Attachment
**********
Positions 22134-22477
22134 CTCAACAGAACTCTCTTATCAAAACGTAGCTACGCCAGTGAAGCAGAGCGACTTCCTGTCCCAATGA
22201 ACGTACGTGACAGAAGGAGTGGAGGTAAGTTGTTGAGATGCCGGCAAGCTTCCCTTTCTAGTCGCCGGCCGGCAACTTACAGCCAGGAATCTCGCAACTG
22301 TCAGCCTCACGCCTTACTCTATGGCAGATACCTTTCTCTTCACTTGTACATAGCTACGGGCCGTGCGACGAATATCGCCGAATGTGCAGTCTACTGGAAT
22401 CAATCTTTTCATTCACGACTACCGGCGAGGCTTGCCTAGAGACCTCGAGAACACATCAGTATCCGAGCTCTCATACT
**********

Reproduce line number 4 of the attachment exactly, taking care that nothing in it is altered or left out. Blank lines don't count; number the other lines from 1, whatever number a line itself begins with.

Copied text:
22301 TCAGCCTCACGCCTTACTCTATGGCAGATACCTTTCTCTTCACTTGTACATAGCTACGGGCCGTGCGACGAATATCGCCGAATGTGCAGTCTACTGGAAT